Materialism in “Fifth Business” by Robertson Davies Essay
Materialism in “Fifth Business” by Robertson Davies
Life embodies those whose dreams are involve success. For this definition in Shoeless Joe, by W.P. Kinsella, Ray lives a fulfilled existence by following his dreams and pursuing the idealistic path. He helps others fulfill their meaning of life by traveling miles to find them and to bring them back to his field of dreams. He risks his fortune to do so, ultimately being successful. On the other hand, in the novel “Fifth Business”, by Robertson Davies, Boy Staunton believes that he will be very successful and will get what he wants if he is rich. Although boy succeeds in getting money and living a life of luxury, he is never truly happy. He always tries to reach his vision, but never seems to achieve it because he does not live in a way that makes his vision a possibility; Boy lives the life he wants. Throughout the novel, the rich possesses a sense of carelessness and he believes that money yields happiness. His neglectful view of money and his materialistic attitude, eventually lead to the destruction and downfall of his character. Authors, W.P Kinsella and Robertson Davies contrast materialistic and idealistic values in their novels. ?At the beginning of the novel Shoeless Joe, W.P Kinsella portrays the protagonist Ray as a good father and husband with an ambitious image.
Ray Kinsella is called upon by forces left unknown to the readers and himself, to go on both a physical and heart-felt journey. “If you build it he will come” (Kinsella, 3). When Ray first heard the voice he knew that it had a special meaning and it was telling him to do something. At the beginning it seemed to Ray that the voice is just his own imagination, but when the voice constantly repeated he knew that it was real. From that moment Ray knew that his goal would be to build a baseball field and ‘he’ referred to Shoeless Joe. Throughout the novel, Ray Kinsella starts to believe more and more in his dream. Initially, it seemed almost impossible, but as his belief grew, he realized that it might soon be a reality. This idea of believing in one’s dreams is integral to the novel and is shown ideally in Ray’s character. In opposition, Robertson Davies characterizes the antagonist Boy Staunton as a materialistic individual who only cares about himself. When Percy Boy damaged Mary Dumpster’s brain, which caused premature birth, he quickly moved on and forgot about the incident.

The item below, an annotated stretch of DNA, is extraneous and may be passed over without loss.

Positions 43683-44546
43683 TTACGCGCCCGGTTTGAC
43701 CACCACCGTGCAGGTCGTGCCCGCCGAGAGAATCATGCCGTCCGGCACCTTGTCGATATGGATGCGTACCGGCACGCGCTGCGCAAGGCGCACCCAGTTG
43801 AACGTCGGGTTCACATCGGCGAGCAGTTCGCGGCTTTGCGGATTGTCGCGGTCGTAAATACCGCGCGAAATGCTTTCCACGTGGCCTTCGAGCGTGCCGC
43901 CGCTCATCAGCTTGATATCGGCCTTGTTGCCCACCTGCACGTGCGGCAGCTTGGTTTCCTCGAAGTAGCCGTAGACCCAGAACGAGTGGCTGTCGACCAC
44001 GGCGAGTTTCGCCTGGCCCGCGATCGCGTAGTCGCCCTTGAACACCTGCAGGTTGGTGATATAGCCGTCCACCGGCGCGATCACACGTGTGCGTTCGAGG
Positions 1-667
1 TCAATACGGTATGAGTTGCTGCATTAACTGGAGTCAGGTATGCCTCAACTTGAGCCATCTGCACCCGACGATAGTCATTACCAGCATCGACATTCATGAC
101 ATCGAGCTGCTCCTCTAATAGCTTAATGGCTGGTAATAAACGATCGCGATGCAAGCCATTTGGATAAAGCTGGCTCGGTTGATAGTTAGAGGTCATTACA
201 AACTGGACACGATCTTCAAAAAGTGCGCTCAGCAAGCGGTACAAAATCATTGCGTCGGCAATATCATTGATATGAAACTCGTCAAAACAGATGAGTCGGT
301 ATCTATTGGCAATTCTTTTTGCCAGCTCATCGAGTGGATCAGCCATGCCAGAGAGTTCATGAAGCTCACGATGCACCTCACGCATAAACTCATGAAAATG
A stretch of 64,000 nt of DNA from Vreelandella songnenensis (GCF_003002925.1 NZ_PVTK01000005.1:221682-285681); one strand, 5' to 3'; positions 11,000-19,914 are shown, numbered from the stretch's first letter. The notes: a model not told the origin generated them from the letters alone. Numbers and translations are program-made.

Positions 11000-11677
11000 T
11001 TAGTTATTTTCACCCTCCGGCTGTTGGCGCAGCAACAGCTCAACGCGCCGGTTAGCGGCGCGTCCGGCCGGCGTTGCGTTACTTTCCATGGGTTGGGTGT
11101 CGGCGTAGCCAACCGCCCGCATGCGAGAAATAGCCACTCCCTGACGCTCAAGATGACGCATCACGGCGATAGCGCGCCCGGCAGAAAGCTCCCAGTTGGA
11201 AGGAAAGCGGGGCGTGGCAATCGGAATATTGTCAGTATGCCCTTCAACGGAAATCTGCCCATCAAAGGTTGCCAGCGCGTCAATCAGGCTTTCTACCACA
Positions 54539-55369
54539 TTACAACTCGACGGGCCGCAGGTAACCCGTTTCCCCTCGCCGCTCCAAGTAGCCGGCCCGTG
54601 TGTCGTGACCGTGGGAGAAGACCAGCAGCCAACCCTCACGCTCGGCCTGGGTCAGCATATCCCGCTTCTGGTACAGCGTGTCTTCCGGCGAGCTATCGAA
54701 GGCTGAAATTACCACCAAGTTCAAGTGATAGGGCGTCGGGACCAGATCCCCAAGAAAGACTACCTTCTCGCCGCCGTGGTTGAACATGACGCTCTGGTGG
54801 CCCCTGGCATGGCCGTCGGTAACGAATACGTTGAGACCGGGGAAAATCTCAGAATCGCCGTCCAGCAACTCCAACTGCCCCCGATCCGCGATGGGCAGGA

After many years, he was asked about recognition of Mrs. Dempster and he replied:” Not at all. Why should I?”(Davies,261). He focused on the negative aspects of his life. Boy is still finishing school and in the process of stealing Dunny’s girl while he was away. By avoiding problems in his childhood Boy became a successful materialist. ?Ray Kinsella’s journey began when he left his family and risked his fortune to fulfill other people’s dreams. At the end he succeeded in accomplishing his goal, but did not expect any award. “I did it all. I listened to the voices, I did what they told me, and not once did I ask what’s in it for me” (Kinsella 230). He was not doing anything to please himself, but thought of others instead. He spent a lot of money to build the field and treated other men like guests. “This is my corn. You people are guests in my corn.” He proved that in order to be happy there is no need to have a lot of money and material objects. He chose an ideal path rather than a material one. While Ray is in a search for inner truth and idealism, Percy is searching for outer beauty and satisfaction with his appearance.